Hover your mouse over the counters to see which ones will be removed. Click to remove them. The winner is the last one to remove a counter. How you can make sure you win?
An extension of noughts and crosses in which the grid is enlarged and the length of the winning line can to altered to 3, 4 or 5.
A game for two players. You'll need some counters.
Take it in turns to place a domino on the grid. One to be placed horizontally and the other vertically. Can you make it impossible for your opponent to play?
Move just three of the circles so that the triangle faces in the opposite direction.
You have 4 red and 5 blue counters. How many ways can they be placed on a 3 by 3 grid so that all the rows columns and diagonals have an even number of red counters?
We can cut a small triangle off the corner of a square and then fit the two pieces together. Can you work out how these shapes are made from the two pieces?
A game for 1 or 2 people. Use the interactive version, or play with friends. Try to round up as many counters as possible.
A game for 1 person. Can you work out how the dice must be rolled from the start position to the finish? Play on line.
Try to picture these buildings of cubes in your head. Can you make them to check whether you had imagined them correctly?
What is the greatest number of squares you can make by overlapping three squares?
Paint a stripe on a cardboard roll. Can you predict what will happen when it is rolled across a sheet of paper?
Move four sticks so there are exactly four triangles.
I found these clocks in the Arts Centre at the University of Warwick intriguing - do they really need four clocks and what times would be ambiguous with only two or three of them?
A shape and space game for 2,3 or 4 players. Be the last person to be able to place a pentomino piece on the playing board. Play with card, or on the computer.
What happens when you try and fit the triomino pieces into these two grids?
Can you cover the camel with these pieces?
A tetromino is made up of four squares joined edge to edge. Can this tetromino, together with 15 copies of itself, be used to cover an eight by eight chessboard?
Have a go at making a few of these shapes from paper in different sizes. What patterns can you create?
Eight children each had a cube made from modelling clay. They cut them into four pieces which were all exactly the same shape and size. Whose pieces are the same? Can you decide who made each set?
How many different triangles can you make on a circular pegboard that has nine pegs?
Use the lines on this figure to show how the square can be divided into 2 halves, 3 thirds, 6 sixths and 9 ninths.
Imagine a 3 by 3 by 3 cube. If you and a friend drill holes in some of the small cubes in the ways described, how many will have holes drilled through them?
A game for 2 people. Take turns joining two dots, until your opponent is unable to move.
Players take it in turns to choose a dot on the grid. The winner is the first to have four dots that can be joined to form a square.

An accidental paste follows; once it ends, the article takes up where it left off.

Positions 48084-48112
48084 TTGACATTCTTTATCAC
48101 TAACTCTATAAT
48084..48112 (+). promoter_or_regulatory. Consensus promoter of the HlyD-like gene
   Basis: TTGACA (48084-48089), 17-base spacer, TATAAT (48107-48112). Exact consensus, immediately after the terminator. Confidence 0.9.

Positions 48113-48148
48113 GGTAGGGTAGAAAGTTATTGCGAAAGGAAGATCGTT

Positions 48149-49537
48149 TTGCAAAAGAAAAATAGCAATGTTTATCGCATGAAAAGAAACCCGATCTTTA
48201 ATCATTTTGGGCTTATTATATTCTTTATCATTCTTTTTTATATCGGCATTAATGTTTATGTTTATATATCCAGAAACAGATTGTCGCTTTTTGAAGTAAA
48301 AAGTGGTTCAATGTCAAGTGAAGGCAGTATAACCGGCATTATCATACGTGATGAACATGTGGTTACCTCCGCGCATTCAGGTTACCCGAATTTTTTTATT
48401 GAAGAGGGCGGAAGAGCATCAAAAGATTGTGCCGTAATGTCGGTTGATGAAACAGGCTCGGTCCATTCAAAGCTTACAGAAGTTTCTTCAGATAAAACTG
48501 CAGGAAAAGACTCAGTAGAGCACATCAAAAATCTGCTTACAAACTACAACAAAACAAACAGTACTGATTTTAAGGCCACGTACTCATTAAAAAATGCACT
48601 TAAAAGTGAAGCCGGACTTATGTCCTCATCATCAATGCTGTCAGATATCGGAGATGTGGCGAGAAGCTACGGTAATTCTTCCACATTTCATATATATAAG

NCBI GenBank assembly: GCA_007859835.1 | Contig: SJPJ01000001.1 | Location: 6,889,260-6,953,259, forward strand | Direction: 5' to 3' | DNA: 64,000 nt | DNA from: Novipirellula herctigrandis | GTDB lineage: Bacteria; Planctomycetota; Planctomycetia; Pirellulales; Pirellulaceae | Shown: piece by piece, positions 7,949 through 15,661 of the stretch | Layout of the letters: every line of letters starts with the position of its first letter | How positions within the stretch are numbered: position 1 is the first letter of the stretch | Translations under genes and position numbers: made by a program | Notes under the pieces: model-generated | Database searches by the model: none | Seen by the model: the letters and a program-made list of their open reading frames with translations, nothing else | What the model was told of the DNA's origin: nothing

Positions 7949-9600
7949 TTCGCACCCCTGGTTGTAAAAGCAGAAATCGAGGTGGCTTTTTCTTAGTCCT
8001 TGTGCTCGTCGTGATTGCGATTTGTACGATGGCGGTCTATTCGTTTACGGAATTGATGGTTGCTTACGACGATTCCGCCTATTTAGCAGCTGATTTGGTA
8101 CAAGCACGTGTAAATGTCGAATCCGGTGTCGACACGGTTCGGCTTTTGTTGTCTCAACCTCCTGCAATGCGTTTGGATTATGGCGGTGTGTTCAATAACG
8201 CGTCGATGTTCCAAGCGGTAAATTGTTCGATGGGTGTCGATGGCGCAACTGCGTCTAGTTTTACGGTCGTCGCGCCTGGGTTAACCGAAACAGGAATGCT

If you can post the triangle with either the blue or yellow colour face up, how many ways can it be posted altogether?
Can you work out what shape is made when this piece of paper is folded up using the crease pattern shown?
A game for 2 players. Given a board of dots in a grid pattern, players take turns drawing a line by connecting 2 adjacent dots. Your goal is to complete more squares than your opponent.
Have you ever tried tessellating capital letters? Have a look at these examples and then try some for yourself.
Can you describe a piece of paper clearly enough for your partner to know which piece it is?
Seeing Squares game for an adult and child. Can you come up with a way of always winning this game?
A game for two players on a large squared space.
Can you split each of the shapes below in half so that the two parts are exactly the same?
Have a look at what happens when you pull a reef knot and a granny knot tight. Which do you think is best for securing things together? Why?
Cut four triangles from a square as shown in the picture. How many different shapes can you make by fitting the four triangles back together?
Make a flower design using the same shape made out of different sizes of paper.
What shape is made when you fold using this crease pattern? Can you make a ring design?
Can you work out what shape is made by folding in this way? Why not create some patterns using this shape but in different sizes?
Can you fit the tangram pieces into the outlines of the rabbits?
Can you fit the tangram pieces into the outline of Granma T?
Can you visualise what shape this piece of paper will make when it is folded?
Can you fit the tangram pieces into the outline of the clock?
Can you fit the tangram pieces into the outlines of the chairs?
Can you fit the tangram pieces into the outline of the dragon?
This second article in the series refers to research about levels of development of spatial thinking and the possible influence of instruction.
This is the first article in a series which aim to provide some insight into the way spatial thinking develops in children, and draw on a range of reported research. The focus of this article is the. . . .
This problem invites you to build 3D shapes using two different triangles. Can you make the shapes from the pictures?
Can you fit the tangram pieces into the outline of Little Fung at the table?
In how many ways can you fit two of these yellow triangles together? Can you predict the number of ways two blue triangles can be fitted together?
Can you work out what is wrong with the cogs on a UK 2 pound coin?